The money flow index (MFI) represents the volume-weighted adaptation of the more widely used relative strength index (RSI). The RSI tracks market momentum through the speed and change in price movements, in contrast to the MFI that more carefully watches buying and selling pressure based on trading volume fluctuations.
Differences in MFI and RSI Tracking
The RSI has become very popular among traders and technical analysts. Typically charted over a 14-day look-back period, the RSI is both range-bound and smoothed, making interpretations straightforward and easy to combine with other indicators. The basic building blocks of the RSI formula are the average gains and average losses within a security's price changes.
The formula for the MFI, on the other hand, uses a typical price and compares it with several different evaluations of money flows in and out of the security. Based on the theory that volume precedes price, the MFI acts as a more ambitious leading indicator than the RSI. Notably, 14-day periods are also the default with the MFI.
Strengths of MFI and RSI
Both indicators are momentum oscillators, though they are generally regarded to have different strengths.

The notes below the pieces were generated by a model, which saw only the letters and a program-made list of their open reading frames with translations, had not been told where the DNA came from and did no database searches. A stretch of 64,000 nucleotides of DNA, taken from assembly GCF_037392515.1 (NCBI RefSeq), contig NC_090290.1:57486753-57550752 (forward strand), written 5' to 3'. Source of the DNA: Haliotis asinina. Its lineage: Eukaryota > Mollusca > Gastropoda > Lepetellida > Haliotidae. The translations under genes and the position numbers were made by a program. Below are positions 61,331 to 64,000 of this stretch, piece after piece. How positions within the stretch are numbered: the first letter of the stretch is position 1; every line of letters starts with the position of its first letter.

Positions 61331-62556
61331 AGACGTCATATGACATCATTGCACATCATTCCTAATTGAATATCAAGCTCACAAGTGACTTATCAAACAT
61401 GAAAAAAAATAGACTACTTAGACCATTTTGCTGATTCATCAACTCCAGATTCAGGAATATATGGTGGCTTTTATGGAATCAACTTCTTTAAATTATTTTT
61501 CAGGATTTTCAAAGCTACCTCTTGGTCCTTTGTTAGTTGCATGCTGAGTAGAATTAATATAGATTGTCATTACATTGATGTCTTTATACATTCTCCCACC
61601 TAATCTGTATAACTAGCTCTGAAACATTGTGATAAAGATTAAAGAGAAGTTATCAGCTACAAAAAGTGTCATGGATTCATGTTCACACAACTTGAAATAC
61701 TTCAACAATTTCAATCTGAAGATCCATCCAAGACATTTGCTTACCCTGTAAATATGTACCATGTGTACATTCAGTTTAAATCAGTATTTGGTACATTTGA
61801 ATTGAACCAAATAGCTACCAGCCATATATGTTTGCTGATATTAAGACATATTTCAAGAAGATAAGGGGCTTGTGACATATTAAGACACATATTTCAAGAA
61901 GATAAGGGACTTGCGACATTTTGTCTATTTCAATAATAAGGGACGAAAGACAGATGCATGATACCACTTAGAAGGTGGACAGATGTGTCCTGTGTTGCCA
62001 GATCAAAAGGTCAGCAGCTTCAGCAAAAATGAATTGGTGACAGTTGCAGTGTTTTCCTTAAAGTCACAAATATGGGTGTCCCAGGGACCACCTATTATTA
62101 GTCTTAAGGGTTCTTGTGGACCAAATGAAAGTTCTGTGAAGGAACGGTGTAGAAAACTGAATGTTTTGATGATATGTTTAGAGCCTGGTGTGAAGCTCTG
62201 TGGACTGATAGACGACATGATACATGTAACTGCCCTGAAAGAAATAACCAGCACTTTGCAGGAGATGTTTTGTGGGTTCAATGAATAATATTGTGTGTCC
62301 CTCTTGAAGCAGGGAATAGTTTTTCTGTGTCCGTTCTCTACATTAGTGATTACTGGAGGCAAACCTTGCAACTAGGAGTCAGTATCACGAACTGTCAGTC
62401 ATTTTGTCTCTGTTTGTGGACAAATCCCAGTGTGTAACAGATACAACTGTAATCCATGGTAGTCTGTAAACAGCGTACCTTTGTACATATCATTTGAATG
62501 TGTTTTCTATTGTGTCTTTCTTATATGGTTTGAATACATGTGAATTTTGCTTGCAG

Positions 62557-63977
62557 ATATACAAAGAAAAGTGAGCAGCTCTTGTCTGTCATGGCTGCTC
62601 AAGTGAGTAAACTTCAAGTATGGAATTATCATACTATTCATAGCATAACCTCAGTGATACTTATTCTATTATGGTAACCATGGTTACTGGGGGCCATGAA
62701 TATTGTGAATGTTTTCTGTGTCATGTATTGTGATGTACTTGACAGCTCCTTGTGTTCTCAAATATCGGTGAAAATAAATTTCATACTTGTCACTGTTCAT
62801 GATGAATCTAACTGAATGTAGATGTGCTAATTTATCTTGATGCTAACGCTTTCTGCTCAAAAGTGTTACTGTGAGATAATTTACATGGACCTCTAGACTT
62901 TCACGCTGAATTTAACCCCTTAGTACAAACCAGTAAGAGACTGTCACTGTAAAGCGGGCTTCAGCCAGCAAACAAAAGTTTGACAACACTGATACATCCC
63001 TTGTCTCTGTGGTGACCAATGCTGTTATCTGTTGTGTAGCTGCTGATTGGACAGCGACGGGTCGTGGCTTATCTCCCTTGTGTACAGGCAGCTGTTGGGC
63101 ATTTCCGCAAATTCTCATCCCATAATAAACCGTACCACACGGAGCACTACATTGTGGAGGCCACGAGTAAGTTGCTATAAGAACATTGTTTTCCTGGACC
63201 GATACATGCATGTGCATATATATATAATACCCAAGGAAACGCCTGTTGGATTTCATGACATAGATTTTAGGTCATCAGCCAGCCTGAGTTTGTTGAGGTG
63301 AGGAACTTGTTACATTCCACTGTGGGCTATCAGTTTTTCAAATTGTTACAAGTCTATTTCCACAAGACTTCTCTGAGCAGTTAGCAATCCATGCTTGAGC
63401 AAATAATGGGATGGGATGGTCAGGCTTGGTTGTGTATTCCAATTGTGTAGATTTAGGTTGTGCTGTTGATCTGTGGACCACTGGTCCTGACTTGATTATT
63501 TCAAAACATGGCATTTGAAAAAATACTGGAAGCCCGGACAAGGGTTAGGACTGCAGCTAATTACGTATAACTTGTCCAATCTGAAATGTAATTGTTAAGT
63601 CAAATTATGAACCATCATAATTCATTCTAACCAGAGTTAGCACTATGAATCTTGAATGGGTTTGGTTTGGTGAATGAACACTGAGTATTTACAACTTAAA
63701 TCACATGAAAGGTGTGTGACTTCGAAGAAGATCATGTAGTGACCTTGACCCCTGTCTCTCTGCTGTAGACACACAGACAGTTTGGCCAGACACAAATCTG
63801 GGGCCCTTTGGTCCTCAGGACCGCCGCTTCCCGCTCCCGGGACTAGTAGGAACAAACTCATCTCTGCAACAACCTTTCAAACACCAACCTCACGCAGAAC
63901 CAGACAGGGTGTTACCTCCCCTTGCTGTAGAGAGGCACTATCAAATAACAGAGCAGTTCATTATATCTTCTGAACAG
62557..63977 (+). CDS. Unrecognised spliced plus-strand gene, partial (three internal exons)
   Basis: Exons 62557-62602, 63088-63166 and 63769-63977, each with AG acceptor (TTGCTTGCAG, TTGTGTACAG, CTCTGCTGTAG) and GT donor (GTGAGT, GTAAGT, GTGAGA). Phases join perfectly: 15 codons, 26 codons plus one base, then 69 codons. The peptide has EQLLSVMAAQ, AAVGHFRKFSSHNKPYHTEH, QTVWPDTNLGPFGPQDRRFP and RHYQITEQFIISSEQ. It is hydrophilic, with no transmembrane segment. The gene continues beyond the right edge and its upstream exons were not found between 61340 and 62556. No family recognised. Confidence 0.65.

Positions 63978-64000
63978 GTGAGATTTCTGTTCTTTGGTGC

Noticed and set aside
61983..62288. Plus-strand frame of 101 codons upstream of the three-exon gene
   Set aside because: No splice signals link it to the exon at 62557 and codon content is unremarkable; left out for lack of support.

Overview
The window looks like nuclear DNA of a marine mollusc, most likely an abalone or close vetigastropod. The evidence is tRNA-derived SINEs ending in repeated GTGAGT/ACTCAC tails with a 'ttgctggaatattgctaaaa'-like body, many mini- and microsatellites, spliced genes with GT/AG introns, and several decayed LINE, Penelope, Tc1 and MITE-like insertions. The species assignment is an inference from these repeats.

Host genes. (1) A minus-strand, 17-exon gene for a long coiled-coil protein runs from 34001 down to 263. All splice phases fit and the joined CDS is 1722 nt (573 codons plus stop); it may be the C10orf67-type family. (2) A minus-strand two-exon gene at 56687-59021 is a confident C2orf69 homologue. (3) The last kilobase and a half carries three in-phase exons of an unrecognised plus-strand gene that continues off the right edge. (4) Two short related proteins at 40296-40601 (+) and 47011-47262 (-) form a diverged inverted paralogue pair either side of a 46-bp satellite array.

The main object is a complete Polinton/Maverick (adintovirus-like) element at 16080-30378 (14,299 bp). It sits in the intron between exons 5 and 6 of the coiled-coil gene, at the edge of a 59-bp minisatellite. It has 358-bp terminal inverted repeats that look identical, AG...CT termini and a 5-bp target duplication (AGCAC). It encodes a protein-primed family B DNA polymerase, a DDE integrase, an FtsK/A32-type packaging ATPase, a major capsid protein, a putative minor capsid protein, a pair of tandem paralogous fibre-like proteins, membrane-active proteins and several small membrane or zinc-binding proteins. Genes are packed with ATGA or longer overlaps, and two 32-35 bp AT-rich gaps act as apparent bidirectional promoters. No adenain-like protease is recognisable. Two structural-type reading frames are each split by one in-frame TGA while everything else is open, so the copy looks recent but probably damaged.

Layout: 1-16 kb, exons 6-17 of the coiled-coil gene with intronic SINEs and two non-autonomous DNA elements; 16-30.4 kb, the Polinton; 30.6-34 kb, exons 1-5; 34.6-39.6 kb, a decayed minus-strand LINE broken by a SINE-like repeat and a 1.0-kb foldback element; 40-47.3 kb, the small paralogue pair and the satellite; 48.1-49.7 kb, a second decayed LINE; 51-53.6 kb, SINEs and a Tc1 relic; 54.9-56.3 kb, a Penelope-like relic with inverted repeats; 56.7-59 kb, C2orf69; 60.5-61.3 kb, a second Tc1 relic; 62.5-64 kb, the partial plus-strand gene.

Many traders consider the RSI to be more reliable in showing bull and bear trends using its center line, spotting divergences and overbought/oversold conditions when contrasted with price action. The MFI (as a stronger leading tool) more consistently leaves traditional price action and is best suited to spot reversals and failed signals. Divergences are more serious with the MFI, which introduces volume to magnify the difference between trend strength and price perception.
Despite their similarities, the MFI and the RSI can actually be used in conjunction to confirm signals. The MFI is less of a traditional oscillator, and its underlying formula is largely based on volume, sharing almost none of the average price movement biases of its cousin.